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Tool coils for or magneforming (or electromagnetic forming = EMF) of complex, 3D shaped parts were previously wound from wires or produced by complex processes such as milling and wire eroding. The milling process is necessary to produce the outer contour. Wire eroding is used to create the winding structures, whereby it should be noted, that a 3D design is very limited.
Keywords: Umformen, Magnetumformen, Werkzeugspule, Forming, Magnetic Forming, tool coil, rapid prototyping
The invention concerns to special coils for EM forming and for a method for their production, wherein the current-carrying coil body is additively manufactured using a rapid prototyping method (laser melting, etc.). This allows rapid adaptation to complex geometries. The gap width between coil and workpiece is minimal, and thus a local thinning or even crack formation at the component is prevented.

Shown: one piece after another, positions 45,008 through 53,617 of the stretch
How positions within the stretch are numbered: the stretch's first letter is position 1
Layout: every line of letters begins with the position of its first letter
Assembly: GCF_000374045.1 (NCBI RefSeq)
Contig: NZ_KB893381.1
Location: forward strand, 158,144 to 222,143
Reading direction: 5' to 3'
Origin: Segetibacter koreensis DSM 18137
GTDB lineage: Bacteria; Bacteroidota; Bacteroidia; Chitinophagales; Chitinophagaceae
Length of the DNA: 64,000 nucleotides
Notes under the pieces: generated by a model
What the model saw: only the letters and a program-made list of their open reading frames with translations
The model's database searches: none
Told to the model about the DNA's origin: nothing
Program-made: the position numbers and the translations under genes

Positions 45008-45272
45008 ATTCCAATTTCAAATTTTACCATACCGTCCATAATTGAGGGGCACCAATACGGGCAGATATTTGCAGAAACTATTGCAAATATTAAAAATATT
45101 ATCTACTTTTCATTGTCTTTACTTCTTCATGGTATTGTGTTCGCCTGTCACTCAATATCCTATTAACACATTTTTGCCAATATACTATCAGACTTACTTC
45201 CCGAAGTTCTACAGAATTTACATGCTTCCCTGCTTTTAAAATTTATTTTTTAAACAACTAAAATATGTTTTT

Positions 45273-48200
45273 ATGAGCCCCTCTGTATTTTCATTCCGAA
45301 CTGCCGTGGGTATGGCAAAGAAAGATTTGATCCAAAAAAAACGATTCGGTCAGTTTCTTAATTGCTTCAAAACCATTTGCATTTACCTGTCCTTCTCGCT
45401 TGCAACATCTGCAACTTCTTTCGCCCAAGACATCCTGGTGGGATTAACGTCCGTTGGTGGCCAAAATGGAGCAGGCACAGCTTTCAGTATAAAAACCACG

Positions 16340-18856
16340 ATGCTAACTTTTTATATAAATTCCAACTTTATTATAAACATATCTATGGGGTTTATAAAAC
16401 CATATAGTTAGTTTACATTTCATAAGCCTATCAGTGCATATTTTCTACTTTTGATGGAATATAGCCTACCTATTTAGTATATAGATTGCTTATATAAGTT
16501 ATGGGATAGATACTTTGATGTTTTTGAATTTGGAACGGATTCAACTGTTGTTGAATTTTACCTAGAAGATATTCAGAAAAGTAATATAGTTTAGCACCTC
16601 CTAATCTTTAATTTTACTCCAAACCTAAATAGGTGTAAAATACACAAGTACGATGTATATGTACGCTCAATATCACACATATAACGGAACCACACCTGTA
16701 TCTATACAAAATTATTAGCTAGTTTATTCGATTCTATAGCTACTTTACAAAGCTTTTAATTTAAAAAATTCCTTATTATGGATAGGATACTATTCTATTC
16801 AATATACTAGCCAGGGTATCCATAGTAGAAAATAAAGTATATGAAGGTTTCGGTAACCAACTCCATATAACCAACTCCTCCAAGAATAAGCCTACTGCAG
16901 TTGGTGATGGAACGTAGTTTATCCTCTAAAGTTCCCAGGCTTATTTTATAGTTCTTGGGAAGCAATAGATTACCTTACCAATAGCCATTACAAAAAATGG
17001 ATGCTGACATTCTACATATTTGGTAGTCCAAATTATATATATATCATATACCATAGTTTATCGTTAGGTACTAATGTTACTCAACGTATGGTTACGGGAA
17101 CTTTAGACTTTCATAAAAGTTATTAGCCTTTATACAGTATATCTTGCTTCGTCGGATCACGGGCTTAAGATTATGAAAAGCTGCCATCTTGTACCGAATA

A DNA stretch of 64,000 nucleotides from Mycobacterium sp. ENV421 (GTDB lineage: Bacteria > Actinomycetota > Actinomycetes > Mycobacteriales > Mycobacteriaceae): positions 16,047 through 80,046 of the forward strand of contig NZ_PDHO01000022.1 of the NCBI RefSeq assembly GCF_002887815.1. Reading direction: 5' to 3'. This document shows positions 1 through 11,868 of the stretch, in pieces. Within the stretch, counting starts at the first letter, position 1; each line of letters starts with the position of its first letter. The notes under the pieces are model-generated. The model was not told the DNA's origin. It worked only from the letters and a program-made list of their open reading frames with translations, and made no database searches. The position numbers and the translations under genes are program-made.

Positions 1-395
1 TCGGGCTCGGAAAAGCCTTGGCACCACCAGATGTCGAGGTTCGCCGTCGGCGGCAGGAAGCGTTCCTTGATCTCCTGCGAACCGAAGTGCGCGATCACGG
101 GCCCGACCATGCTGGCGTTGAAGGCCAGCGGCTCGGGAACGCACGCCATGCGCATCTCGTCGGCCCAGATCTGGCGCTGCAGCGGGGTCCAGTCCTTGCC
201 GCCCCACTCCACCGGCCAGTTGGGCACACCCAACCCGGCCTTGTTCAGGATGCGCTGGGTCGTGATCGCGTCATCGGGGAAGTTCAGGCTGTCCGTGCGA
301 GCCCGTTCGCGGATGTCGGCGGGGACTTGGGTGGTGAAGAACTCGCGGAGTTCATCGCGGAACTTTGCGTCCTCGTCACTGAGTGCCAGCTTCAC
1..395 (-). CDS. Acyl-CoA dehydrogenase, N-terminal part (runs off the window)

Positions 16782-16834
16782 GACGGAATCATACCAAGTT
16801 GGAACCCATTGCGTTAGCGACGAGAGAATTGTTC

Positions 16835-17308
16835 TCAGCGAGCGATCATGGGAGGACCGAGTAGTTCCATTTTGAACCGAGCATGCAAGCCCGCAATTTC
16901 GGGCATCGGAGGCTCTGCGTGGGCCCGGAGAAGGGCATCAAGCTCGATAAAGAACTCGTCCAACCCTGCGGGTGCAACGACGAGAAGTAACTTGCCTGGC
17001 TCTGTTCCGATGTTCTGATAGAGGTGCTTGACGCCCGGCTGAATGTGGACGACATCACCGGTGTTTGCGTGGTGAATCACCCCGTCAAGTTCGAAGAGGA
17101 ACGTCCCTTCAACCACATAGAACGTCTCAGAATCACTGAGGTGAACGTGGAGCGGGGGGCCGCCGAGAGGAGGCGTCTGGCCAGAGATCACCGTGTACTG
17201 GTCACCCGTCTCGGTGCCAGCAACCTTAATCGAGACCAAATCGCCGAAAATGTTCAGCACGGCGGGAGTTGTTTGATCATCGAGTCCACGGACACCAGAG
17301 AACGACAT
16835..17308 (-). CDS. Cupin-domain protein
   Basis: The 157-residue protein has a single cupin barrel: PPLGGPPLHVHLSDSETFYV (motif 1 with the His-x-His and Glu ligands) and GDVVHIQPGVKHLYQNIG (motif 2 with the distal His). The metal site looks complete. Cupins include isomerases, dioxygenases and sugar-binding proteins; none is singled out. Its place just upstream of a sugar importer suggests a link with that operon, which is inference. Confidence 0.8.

Further it is possible to integrate cooling channels to dissipate the Joule heat, generated by the high current, and to integrate reinforcing elements which leads to an increase of service life. The layered structure also makes it possible to incorporate undercuts or pockets into the windings in order to connect them to each other and with the coil body by inserting fittings made of electrical insulating materials.
EMF uses the energy of a strong pulsed magnetic field for forming of electrically conductive materials. The magnetic fields are coupled into the workpiece to be formed via the tool coil. The presented concept enables rapid adaptation of forming coils for complex geometries. The processing of three-dimensional pre-formed semi-finished products is also possible, such as the formation of close radii or the calibration of the geometry of deep drawn sheet metal components. It is also possible to produce hybrid coils using material combinations that meet the often conflicting requirements of high conductivity and high mechanical strength.
The new process allows the reproducible production of complex tool geometries. The previously required extensive manual work, especially when bending the three-dimensionally configured coil windings, is eliminated. Necessary adjustments or changes to the winding geometry are easily possible due to the additive manufacturing process.
The first coil prototypes have been manufactured and tested.